The Philip E. Marucci Center for Blueberry and Cranberry Research and Extension, a substation of the Rutgers New Jersey Agricultural Experiment Station (NJAES) celebrates its 100th anniversary this year.  Read more about its long NJ history. 
Photo: Anna Molinski

While cranberries are a staple on most Thanksgiving tables, this disease-fighting antioxidant superfood offers year-round health benefits.

Native Americans used them to treat urinary tract infections, wounds and other ailments. The fruit may also boost the immune system, promote good gut bacteria and help prevent chronic disease.

Amy Howell, an associate research scientist at the Philip E. Marucci Center for Blueberry and Cranberry Research and Extension in Chatsworth, an off-campus research station of the Rutgers New Jersey Agricultural Experiment Station, celebrating its 100th anniversary this year, discusses the health benefits of this popular tart berry just in time for Thanksgiving.

How do cranberries defend against infection?

A compound in cranberries helps prevent bacteria from sticking to the urinary tract and causing infection.  A discovery made with Nick Vorsa, director of the center, two decades ago led to further studies suggesting that consuming cranberries regularly can help prevent certain bacterial infections and reduce the need for antibiotics, often needed on a daily basis. Prolonged antibiotic use has resulted in bacterial resistance to certain antibiotics. The compounds in cranberries may contribute to inhibiting the bacteria from sticking to the bladder wall without actually killing them, so they help prevent infections without contributing to bacterial resistance problems. Consuming cranberry products may also help to suppress bacteria that cause stomach ulcers.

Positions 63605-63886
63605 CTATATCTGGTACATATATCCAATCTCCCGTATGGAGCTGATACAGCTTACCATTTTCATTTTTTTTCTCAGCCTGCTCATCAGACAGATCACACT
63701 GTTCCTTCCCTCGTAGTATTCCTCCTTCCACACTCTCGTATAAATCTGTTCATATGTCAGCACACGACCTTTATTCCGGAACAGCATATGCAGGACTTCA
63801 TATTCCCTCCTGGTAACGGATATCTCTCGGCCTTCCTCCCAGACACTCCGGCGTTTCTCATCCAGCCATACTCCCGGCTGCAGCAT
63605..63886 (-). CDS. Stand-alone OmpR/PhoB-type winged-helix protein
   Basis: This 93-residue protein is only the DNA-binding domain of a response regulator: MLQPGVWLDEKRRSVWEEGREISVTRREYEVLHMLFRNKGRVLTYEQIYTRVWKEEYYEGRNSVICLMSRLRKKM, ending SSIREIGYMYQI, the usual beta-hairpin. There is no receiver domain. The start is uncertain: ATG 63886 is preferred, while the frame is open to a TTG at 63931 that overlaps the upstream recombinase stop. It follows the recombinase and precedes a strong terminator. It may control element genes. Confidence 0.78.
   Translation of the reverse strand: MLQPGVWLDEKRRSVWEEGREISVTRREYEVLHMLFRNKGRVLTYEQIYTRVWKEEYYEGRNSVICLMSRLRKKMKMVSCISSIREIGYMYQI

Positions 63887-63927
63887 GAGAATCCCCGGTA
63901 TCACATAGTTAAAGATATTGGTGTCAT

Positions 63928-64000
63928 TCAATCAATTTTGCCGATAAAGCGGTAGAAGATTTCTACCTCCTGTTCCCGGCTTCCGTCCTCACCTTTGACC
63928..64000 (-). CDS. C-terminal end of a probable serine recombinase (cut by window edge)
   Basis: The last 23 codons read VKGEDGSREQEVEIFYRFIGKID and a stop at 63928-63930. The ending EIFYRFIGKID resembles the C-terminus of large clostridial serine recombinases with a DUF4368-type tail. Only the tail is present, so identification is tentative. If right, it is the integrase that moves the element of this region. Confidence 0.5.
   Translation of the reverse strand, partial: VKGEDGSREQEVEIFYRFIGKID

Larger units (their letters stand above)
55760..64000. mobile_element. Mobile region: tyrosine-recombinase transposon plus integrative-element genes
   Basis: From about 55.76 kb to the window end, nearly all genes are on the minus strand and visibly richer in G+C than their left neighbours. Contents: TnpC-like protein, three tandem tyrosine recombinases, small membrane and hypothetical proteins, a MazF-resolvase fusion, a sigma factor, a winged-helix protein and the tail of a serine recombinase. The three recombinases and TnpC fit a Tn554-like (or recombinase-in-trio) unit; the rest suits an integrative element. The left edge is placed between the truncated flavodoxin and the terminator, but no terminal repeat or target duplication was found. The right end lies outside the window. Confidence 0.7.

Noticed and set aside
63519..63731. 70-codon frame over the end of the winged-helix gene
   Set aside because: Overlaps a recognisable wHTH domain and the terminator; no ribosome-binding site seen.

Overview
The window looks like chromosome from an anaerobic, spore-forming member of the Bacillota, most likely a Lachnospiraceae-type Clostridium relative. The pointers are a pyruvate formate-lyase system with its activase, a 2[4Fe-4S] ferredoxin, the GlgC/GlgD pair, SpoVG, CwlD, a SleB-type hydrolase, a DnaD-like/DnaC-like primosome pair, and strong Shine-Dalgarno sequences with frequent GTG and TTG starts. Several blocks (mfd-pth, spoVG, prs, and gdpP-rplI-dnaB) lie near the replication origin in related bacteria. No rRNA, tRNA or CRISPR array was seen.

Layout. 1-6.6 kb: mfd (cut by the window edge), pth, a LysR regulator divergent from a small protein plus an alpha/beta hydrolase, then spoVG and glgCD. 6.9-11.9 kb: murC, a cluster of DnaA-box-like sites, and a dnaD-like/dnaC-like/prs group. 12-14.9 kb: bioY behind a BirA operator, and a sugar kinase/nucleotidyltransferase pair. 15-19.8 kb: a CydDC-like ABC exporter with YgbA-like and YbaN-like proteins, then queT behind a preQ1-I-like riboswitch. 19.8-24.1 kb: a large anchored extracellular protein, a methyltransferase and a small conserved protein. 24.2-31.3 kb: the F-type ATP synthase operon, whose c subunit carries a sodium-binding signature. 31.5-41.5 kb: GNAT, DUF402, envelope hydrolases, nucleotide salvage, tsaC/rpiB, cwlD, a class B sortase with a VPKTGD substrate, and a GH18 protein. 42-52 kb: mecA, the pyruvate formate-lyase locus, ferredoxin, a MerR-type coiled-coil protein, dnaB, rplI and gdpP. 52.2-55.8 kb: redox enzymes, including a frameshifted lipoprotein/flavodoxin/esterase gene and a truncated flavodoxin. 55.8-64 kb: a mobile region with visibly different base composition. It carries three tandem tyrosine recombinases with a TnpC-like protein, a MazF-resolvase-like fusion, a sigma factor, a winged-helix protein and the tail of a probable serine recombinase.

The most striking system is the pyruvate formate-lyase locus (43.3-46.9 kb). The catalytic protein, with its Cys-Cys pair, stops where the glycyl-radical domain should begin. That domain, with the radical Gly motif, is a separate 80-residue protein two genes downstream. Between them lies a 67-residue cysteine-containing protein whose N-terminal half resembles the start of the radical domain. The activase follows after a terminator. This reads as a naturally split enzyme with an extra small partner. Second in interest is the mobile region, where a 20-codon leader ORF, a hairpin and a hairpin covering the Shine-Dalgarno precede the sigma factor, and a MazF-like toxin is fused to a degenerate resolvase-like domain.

What are the antioxidant benefits?

Since cranberries contain antioxidants, they may also help to lower oxidative stress, an imbalance that is implicated in progression of numerous chronic diseases, including inflammation, diabetes, rheumatoid arthritis and cardiovascular disease.  Research suggests that cranberry compounds can reduce oxidation of LDL (bad) cholesterol, increase HDL (good) cholesterol, increase the flexibility of arteries and reduce inflammation – all important risk factors for heart disease.

How should we consume cranberries to maximize their benefits?

Many people may ask whether they can best gain these health benefits through cranberry sauce – or perhaps an adult cranberry beverage.  About a half cup of sauce or dried berries, a 10-ounce glass of cranberry juice drink (sweetened or unsweetened, with at least 25 percent cranberry) or certain dried encapsulated supplements will help obtain the beneficial effects. Even a cranberry cocktail can be a health boost as long as there is enough cranberry juice in the drink.